Imagine the story of “Don Quixote” told as a rock opera. Actually, don’t imagine it – just come see “Don Quijote de la Mancha,” a bold reimagining of the Cervantes classic by the stage company Argamasa (“Mortar” in English). The music-infused adaptation plays this week at the first-ever Embrujarte Theatre Festival in Escazú (not to be confused with the yearly EmbrujArte crafts festival, also held in Escazú).
Costa Rica is remarkably rich in theater, but small companies don’t often travel beyond their own humble communities. To showcase the wildly creative work of small and amateur thespians, the National Theater Company hosted a countrywide contest. The four winning companies now have a chance to perform their works at the Heart of Jesus High School and Bible Baptist Church. The three-day festival is free and open to the public, and all productions are considered family-friendly.
“For the National Theater Company, supporting the development of community theater represents a need to strengthen initiatives that [already] exist in the country,” said Gladys Alzate, director of the Culture Ministry, in a statement. “This new project is part of an institutional decentralization and relates to theater across the nation.”
The program includes “Manchas de Alma,” (“Soul Spots”), by Cartago’s Grupo Reflejos, “Nada de eso compra la felicidad,” (“None of that Buys Happiness”), by the Coronado troupe Amanía, and “Tiempos de Cambio,” (“Times of Change”), by Escazú company Los Despiertos. The latter production has an environmental theme and incorporates music, video, acrobatics and fire.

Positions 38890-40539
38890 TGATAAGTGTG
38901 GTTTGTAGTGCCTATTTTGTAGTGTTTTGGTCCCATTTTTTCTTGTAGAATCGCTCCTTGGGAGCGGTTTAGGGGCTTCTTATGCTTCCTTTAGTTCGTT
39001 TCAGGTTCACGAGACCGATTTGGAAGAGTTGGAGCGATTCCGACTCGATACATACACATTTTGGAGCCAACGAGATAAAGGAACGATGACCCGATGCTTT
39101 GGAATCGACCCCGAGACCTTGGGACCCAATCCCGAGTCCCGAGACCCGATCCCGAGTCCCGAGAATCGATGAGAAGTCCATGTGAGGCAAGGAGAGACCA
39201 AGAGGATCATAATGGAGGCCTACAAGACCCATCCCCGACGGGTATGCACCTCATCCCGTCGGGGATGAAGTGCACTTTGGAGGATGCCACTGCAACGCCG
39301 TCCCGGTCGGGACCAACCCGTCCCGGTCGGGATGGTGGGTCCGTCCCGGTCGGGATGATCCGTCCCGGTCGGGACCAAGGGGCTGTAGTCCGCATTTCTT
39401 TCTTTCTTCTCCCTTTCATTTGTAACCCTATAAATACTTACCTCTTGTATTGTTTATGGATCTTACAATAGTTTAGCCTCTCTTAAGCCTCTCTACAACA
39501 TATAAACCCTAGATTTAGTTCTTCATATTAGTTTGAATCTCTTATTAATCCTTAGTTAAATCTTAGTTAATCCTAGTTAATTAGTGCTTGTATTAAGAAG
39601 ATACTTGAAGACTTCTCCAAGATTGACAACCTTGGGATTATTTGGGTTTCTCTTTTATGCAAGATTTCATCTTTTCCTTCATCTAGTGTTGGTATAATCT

The festival was largely the brainchild of José Luis Solís, a founder of the Los Despiertos. (The company’s name translates as “The Awakened”).
“Since our theater group was founded in 2006, we have had the desire to do some kind of theatrical season,” said Solís in a statement. “After the [National Theater] contest, the winning groups decided to do a festival in Escazú. We proposed it to the municipality and there was an opening so that the festival could be added to the local cultural agenda.”
Organizers took some inspiration from similar festivals in Puntarenas and the Southern Zone, and they hope that Embrujarte becomes an annual event. Showing off pyrotechnics and a singing knight errant is probably a good start.
The Embrujarte Theatre Festival plays Nov. 14-17 in Escazú. Free. For more information, visit the Los Despiertos website at losdespiertoscostarica.blogspot.com.